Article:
Protecting religious freedom in a polarized society

How can we protect religious freedom effectively, for all faiths, in a polarized society? This section sets forth three keystones for such efforts.

Multiple principles of protection

First, protecting religious freedom for all requires recognizing and countering the many sources of threats to it.


Government hostility and targeting are the most obvious threats. Targeting of Muslims is widespread, but Masterpiece Cakeshop reminds us that hostility' toward conservative Christians is a problem too. The Masterpiece opinion sets forth various principles governing free-exercise challenges to official hostility and discrimination. First, the court can look behind a facially neutral law to challenge discriminatory intent in its adoption or application. That principle was crucial in Church of the Lukumi Babalu Aye v. City of Hialeah f which invalidated ordinances gerrymandered to prohibit animal sacrifices in Santeria religious rituals;

Masterpiece similarly invalidates hostile and unequal enforcement of a facially neutral public-accommodation law.

Second, in seeking evidence of discriminatory intent, the court can consider a wide range of facts. In Masterpiece, the evidence came not only from statements by Colorado commissioners disparaging the baker’s beliefs,[1] but also from the disparate treatment the commission gave Phillips compared with three other bakers who had refused a customer’s request to provide cake displaying a message against same-sex activity. The commission and the Colorado courts held those refusals lawful, but Phillips’ refusal unlawful; the Supreme Court found that the state had been inconsistent in applying arguments to the two situations, which further showed that the state had ‘disfavor[ed] the religious basis of [Phillips’] objection’. The lesson is that courts in should be flexible in seeking evidence of religiously discriminatory intent: it can be inferred in many ways, just as in cases alleging racially discriminatory intent. Masterpiece reaffirms that the Free Exercise Clause ‘bars even “subtle departures from neutrality” on matters of religion’.

Finally, by focusing on the commissioners’ remarks, Masterpiece arguably authorizes showing anti-religious intent through ‘contemporary statements by members of the decision-making body’, a showing that is already authorized in race-discrimination cases. At the very least, such statements are relevant when the officials making them are adjudicators, on whom the law imposes special duties of fair and unbiased decision-making.

Devaluing and unjustified burdens

As already noted, however, threats to religious liberty need not involve pure hostility or targeting against religion. Sometimes the government simply treats free exercise of religion as a relatively weak interest, exempting analogous secular interests from regulation but failing to exempt religious conduct. Such devaluing of religion has been held unconstitutional in several cases - most notably the Third Circuit’s ruling that when a police department with a no-beard rule for officers created an exception to the rule for medical needs, it must also grant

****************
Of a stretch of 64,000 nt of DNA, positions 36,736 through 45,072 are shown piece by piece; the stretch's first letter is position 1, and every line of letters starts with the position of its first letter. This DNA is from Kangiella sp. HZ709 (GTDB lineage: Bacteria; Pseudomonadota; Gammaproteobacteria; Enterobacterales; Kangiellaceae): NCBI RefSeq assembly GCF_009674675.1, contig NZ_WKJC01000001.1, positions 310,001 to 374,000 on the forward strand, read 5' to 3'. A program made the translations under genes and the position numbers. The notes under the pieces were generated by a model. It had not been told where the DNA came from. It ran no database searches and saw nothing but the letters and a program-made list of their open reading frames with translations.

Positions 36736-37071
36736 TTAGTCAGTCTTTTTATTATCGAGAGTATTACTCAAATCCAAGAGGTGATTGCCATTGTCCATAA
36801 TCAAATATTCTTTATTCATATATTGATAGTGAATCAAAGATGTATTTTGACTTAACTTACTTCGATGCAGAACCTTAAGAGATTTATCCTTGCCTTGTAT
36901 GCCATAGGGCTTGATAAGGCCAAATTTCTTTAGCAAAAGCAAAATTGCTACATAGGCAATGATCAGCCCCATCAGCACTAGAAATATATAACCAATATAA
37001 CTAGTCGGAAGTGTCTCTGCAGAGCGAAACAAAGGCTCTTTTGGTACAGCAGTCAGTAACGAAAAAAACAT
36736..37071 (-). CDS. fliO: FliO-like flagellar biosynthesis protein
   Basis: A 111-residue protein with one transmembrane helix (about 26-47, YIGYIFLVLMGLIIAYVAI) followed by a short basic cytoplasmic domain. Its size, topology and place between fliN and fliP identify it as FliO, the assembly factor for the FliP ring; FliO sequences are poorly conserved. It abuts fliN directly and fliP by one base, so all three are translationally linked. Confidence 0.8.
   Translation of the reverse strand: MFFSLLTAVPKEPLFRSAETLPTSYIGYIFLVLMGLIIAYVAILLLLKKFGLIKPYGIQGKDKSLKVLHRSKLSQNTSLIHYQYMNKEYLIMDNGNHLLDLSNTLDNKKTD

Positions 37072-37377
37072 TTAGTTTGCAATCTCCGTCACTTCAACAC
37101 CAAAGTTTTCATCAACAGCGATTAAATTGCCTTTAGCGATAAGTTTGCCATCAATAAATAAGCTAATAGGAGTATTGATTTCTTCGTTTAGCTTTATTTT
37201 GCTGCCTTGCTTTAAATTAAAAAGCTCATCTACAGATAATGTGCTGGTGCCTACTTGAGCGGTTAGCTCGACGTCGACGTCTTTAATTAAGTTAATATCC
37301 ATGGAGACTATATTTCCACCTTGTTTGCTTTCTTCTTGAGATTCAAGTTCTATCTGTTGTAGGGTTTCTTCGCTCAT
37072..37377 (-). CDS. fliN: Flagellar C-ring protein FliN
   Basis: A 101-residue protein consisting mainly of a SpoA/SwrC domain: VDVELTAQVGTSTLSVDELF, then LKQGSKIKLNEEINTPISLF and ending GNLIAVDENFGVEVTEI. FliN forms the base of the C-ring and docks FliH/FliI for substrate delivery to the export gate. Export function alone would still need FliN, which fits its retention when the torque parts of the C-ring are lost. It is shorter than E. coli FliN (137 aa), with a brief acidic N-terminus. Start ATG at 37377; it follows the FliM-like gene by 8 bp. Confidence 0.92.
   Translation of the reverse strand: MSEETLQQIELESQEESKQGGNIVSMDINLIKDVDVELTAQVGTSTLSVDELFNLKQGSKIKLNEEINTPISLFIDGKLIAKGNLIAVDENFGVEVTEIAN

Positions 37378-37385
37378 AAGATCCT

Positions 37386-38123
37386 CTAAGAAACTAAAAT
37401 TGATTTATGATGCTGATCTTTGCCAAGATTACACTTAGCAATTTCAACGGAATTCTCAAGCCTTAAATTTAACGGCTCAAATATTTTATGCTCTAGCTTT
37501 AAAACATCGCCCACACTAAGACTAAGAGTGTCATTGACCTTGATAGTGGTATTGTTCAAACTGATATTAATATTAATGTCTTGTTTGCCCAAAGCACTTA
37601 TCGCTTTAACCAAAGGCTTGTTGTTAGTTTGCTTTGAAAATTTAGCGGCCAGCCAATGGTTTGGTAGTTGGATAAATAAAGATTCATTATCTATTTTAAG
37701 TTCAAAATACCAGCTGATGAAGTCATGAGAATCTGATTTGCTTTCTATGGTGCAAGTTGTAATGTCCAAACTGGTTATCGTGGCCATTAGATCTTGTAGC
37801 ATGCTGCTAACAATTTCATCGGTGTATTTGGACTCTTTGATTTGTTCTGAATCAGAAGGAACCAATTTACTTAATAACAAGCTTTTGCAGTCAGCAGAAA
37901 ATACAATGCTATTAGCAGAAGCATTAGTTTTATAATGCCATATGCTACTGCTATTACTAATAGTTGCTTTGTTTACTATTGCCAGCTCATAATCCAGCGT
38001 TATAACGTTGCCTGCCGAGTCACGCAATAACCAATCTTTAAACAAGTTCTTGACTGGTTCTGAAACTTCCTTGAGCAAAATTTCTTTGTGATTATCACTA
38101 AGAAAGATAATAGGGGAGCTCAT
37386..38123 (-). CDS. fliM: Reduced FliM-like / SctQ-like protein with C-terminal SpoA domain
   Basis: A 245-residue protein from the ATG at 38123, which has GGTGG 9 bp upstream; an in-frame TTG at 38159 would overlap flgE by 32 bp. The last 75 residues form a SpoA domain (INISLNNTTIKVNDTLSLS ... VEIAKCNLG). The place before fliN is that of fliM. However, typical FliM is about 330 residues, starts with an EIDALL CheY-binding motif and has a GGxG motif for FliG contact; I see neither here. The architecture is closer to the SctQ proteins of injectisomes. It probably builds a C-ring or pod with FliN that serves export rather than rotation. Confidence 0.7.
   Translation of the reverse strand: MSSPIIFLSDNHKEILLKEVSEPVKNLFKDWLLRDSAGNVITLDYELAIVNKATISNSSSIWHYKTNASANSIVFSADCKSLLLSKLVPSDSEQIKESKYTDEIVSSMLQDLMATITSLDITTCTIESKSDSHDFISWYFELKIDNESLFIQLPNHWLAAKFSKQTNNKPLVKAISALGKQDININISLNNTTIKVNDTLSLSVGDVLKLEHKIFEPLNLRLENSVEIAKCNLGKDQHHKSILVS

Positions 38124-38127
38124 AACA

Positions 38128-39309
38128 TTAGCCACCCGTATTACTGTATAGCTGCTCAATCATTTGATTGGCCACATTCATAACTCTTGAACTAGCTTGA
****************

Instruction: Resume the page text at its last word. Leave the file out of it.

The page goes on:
an exception for Muslim officers who wear beards as a religious duty.[2] In other cases, the government is unaware of the practices of a religious minority and adopts a general law that, as applied to that minority, seriously restricts those practices. As already noted, religious freedom restoration acts (RFRAs) provide necessary protection in such cases by requiring the government to offer a strong justification for substantially burdening religion even through a law of ‘general applicability’. In both of these situations, stringent court review is appropriate to protect religious freedom from the multiplicity of potential threats.


Advocates for religious freedom must also be consistent in defending that principle. This applies especially to advocates for conservative Christians, who tend to rely most heavily on religious freedom as an explicit value. If the important public norm of non-discrimination should be tempered for the sake of religious freedom, then so too should other norms, like immigration control or national security, with which conservatives have more sympathy. We should not sacrifice those goals entirely, of course; but we must evaluate assertions of threat carefully, rejecting speculative assertions, and pursue means of combating the threats that are least restrictive of religious conscience.

The importance of consistency was dramatized by Trump v. Hawaii,™ where a 5-4 majority upheld President Trump’s ban on travel from six countries, four of them overwhelmingly Muslim, despite Trump’s blatant statements of antiMuslim hostility that led up to the ban. (He not only called for the temporary ‘total and complete shutdown’ of Muslims entering the country but added many other statements such ‘I think Islam hates us.’) The majority disregarded those statements, although just three weeks earlier in Masterpiece it had pointed to state commissioners’ statements as evidence of unconstitutional hostility. This different treatment provoked angry charges that the conservative justices were hypocrites, charges I would not make. But the majority certainly failed in an important opportunity to give teeth to the basic constitutional principle against official religious bigotry.